Why Oh Why Can't We Have a Better Press Corps? (Yet Another New Republic Edition)

This one is outsourced to Spencer Ackerman of the Washington Independent:

What is Leon Wieseltier Talking About? - The Washington Independent - U.S. news and politics - My old TNR colleague Leon Wieseltier has a weird column that judges Barack Obama insufficiently simple-minded, unwise and bloodthirsty. This, to Leon, is a bad thing.

The question of whether Barack Obama will make a fine commander-in chief finally depends on your view of the direction of history in the coming years. I cannot escape the foreboding that we are heading into an era of conflict, not an era of conciliation. I do not mean that there will be many wars, though I cannot imagine that the threat to American security from Al Qaeda and its many associates can be met without a massive and sustained military operation in western Pakistan, and I cannot imagine any Pakistani government ordering such an operation.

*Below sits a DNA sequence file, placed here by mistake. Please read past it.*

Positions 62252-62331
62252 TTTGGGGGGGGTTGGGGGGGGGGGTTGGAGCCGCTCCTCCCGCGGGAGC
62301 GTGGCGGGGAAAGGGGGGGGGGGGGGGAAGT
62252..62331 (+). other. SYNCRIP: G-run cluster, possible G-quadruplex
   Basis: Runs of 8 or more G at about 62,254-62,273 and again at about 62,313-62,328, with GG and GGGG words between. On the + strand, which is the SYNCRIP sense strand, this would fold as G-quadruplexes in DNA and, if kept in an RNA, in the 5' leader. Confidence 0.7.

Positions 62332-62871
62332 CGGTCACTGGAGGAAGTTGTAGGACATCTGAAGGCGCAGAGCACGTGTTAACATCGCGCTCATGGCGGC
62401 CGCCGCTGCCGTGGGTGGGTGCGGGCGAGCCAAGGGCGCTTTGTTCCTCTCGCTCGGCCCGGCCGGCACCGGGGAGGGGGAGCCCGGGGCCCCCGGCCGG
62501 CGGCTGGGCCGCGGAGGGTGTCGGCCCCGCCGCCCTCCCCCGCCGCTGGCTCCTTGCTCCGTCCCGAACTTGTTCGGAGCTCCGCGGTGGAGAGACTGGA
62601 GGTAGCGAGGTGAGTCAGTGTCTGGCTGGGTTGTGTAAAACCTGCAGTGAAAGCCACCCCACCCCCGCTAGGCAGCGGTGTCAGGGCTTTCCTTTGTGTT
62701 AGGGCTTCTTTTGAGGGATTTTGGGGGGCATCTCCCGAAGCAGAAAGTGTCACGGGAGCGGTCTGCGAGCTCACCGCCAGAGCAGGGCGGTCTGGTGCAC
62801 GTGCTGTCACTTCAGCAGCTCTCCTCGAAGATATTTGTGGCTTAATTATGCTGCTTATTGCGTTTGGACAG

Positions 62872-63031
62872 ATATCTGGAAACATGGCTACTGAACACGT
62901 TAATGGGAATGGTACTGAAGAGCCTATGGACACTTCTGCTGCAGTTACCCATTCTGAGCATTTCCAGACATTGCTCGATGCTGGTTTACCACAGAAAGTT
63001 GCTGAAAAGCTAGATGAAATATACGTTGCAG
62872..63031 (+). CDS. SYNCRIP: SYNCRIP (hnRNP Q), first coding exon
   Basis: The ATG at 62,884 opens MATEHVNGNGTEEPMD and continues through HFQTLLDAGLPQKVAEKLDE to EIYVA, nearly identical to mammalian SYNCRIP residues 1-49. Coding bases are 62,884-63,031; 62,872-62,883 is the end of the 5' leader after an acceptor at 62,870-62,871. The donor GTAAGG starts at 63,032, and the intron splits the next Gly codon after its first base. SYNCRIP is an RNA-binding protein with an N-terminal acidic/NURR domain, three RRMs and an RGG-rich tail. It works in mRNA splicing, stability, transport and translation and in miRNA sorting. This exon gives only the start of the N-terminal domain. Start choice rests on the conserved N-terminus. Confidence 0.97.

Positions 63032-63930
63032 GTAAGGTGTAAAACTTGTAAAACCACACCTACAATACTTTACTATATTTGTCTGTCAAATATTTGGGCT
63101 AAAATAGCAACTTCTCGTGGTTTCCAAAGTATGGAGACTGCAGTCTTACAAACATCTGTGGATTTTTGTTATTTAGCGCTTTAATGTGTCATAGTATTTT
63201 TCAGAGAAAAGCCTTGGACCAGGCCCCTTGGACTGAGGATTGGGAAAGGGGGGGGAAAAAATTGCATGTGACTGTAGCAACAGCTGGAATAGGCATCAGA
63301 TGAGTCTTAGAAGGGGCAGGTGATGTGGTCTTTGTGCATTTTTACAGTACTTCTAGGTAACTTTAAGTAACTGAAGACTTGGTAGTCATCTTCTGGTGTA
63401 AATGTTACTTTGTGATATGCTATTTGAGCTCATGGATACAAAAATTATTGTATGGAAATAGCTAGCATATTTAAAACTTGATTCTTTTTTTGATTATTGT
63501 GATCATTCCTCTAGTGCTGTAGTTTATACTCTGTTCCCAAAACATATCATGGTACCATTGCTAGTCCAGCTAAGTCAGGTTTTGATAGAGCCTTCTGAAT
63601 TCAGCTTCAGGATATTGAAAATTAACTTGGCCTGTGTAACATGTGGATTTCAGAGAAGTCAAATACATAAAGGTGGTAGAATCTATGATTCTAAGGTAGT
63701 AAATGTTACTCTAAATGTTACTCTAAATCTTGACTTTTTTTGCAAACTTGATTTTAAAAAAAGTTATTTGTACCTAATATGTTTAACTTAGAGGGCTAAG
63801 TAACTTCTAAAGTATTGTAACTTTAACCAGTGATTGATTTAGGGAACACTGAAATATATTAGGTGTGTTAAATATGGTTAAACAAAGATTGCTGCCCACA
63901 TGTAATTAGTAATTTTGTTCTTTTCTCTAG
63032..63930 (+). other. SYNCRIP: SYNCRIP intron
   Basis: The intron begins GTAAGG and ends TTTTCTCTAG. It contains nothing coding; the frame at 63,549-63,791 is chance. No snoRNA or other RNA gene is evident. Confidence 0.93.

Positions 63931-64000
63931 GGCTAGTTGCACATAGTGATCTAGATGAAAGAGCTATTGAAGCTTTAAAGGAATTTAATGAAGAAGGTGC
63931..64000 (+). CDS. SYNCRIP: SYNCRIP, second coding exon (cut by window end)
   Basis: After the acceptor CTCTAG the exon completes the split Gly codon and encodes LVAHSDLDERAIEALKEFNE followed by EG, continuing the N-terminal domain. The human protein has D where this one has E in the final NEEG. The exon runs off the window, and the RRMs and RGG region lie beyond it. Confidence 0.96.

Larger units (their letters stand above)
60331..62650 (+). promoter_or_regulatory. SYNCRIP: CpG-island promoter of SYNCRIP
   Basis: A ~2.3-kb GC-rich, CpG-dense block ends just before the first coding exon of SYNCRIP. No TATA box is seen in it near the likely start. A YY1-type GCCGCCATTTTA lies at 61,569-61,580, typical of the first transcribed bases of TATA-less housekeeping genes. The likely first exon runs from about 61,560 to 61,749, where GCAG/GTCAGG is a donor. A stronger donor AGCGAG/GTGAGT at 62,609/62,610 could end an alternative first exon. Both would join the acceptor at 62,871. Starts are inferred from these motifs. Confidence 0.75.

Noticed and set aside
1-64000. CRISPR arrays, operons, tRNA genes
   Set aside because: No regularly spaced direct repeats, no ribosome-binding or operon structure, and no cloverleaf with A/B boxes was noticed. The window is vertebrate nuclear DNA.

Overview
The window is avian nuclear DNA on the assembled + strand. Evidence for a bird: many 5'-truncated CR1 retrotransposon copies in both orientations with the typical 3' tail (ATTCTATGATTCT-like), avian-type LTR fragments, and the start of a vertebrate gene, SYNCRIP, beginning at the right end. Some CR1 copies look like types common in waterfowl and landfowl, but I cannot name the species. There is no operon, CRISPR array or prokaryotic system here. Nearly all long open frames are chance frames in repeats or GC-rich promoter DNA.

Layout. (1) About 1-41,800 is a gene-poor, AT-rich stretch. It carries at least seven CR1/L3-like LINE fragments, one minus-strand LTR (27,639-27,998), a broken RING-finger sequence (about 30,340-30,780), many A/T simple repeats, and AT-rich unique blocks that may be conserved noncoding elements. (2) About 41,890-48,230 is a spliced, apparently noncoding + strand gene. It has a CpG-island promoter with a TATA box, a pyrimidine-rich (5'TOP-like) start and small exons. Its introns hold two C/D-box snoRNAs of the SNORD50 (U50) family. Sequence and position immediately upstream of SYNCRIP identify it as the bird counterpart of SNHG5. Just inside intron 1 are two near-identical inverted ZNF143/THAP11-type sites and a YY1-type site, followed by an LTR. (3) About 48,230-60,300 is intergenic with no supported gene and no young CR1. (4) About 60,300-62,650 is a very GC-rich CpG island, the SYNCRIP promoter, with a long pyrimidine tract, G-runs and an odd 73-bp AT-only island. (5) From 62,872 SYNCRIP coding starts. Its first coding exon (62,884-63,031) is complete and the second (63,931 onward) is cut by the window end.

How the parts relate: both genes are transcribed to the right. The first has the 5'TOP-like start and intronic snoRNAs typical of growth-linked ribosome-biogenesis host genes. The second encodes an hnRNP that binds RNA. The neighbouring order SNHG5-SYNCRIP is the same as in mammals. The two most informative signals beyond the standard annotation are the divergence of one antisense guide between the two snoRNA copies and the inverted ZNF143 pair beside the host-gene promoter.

Was no one editing this piece to remind Leon of a certain controversy from August? In which Obama addressed precisely this point?

Obama said if elected in November 2008 he would be willing to attack inside Pakistan with or without approval from the Pakistani government, a move that would likely cause anxiety in the already troubled region. "If we have actionable intelligence about high-value terrorist targets and President Musharraf won't act, we will," Obama said.

Ah, but such facts do not satisfy Leon.

Yes, he made a "muscular" speech in Chicago last spring; but I have been pondering his remarks about foreign policy in the ensuing campaign and I do not detect the hardness I seek, the disabused tone that the present world warrants. ... My problem is that Obama's declarations in matters of foreign policy and national security have a certain homeopathic quality. He seems averse to the hurtful, expensive, traditional, unedifying stuff.